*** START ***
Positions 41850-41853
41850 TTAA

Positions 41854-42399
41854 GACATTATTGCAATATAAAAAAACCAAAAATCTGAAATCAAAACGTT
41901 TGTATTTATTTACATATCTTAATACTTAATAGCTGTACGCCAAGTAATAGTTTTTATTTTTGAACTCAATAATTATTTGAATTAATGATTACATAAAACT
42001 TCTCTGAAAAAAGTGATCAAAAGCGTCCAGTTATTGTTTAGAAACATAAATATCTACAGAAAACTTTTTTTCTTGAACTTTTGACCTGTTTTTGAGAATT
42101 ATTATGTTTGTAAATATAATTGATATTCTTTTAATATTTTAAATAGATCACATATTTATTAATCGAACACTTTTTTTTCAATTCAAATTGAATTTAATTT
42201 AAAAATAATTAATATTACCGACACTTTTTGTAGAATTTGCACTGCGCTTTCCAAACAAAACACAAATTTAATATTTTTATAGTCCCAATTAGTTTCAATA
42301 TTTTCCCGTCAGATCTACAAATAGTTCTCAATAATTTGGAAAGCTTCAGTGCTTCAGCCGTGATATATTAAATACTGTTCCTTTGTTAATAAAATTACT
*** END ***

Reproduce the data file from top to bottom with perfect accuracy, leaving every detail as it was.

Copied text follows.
Positions 41850-41853
41850 TTAA

Positions 41854-42399
41854 GACATTATTGCAATATAAAAAAACCAAAAATCTGAAATCAAAACGTT
41901 TGTATTTATTTACATATCTTAATACTTAATAGCTGTACGCCAAGTAATAGTTTTTATTTTTGAACTCAATAATTATTTGAATTAATGATTACATAAAACT
42001 TCTCTGAAAAAAGTGATCAAAAGCGTCCAGTTATTGTTTAGAAACATAAATATCTACAGAAAACTTTTTTTCTTGAACTTTTGACCTGTTTTTGAGAATT
42101 ATTATGTTTGTAAATATAATTGATATTCTTTTAATATTTTAAATAGATCACATATTTATTAATCGAACACTTTTTTTTCAATTCAAATTGAATTTAATTT
42201 AAAAATAATTAATATTACCGACACTTTTTGTAGAATTTGCACTGCGCTTTCCAAACAAAACACAAATTTAATATTTTTATAGTCCCAATTAGTTTCAATA
42301 TTTTCCCGTCAGATCTACAAATAGTTCTCAATAATTTGGAAAGCTTCAGTGCTTCAGCCGTGATATATTAAATACTGTTCCTTTGTTAATAAAATTACT